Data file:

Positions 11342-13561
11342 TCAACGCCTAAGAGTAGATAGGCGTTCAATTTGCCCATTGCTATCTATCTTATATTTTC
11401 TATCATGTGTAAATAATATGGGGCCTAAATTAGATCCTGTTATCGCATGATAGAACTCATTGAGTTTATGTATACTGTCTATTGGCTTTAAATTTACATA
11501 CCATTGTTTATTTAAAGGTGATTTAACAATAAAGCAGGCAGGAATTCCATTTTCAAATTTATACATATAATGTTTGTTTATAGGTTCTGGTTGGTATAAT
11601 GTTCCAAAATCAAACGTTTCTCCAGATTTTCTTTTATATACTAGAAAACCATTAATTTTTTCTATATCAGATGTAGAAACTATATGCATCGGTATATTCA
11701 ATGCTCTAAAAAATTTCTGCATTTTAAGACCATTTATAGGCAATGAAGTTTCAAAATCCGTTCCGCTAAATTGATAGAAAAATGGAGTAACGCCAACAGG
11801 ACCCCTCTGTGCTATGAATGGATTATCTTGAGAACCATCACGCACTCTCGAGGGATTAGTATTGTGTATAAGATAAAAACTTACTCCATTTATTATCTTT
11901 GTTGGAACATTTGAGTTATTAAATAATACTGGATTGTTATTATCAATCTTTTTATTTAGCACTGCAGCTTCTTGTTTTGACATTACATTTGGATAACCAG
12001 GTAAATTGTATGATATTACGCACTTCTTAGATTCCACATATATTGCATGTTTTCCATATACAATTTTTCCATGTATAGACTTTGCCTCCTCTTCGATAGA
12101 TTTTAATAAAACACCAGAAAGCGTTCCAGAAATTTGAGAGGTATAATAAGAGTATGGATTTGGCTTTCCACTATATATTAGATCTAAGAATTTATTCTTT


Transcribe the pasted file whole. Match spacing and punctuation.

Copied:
Positions 11342-13561
11342 TCAACGCCTAAGAGTAGATAGGCGTTCAATTTGCCCATTGCTATCTATCTTATATTTTC
11401 TATCATGTGTAAATAATATGGGGCCTAAATTAGATCCTGTTATCGCATGATAGAACTCATTGAGTTTATGTATACTGTCTATTGGCTTTAAATTTACATA
11501 CCATTGTTTATTTAAAGGTGATTTAACAATAAAGCAGGCAGGAATTCCATTTTCAAATTTATACATATAATGTTTGTTTATAGGTTCTGGTTGGTATAAT
11601 GTTCCAAAATCAAACGTTTCTCCAGATTTTCTTTTATATACTAGAAAACCATTAATTTTTTCTATATCAGATGTAGAAACTATATGCATCGGTATATTCA
11701 ATGCTCTAAAAAATTTCTGCATTTTAAGACCATTTATAGGCAATGAAGTTTCAAAATCCGTTCCGCTAAATTGATAGAAAAATGGAGTAACGCCAACAGG
11801 ACCCCTCTGTGCTATGAATGGATTATCTTGAGAACCATCACGCACTCTCGAGGGATTAGTATTGTGTATAAGATAAAAACTTACTCCATTTATTATCTTT
11901 GTTGGAACATTTGAGTTATTAAATAATACTGGATTGTTATTATCAATCTTTTTATTTAGCACTGCAGCTTCTTGTTTTGACATTACATTTGGATAACCAG
12001 GTAAATTGTATGATATTACGCACTTCTTAGATTCCACATATATTGCATGTTTTCCATATACAATTTTTCCATGTATAGACTTTGCCTCCTCTTCGATAGA
12101 TTTTAATAAAACACCAGAAAGCGTTCCAGAAATTTGAGAGGTATAATAAGAGTATGGATTTGGCTTTCCACTATATATTAGATCTAAGAATTTATTCTTT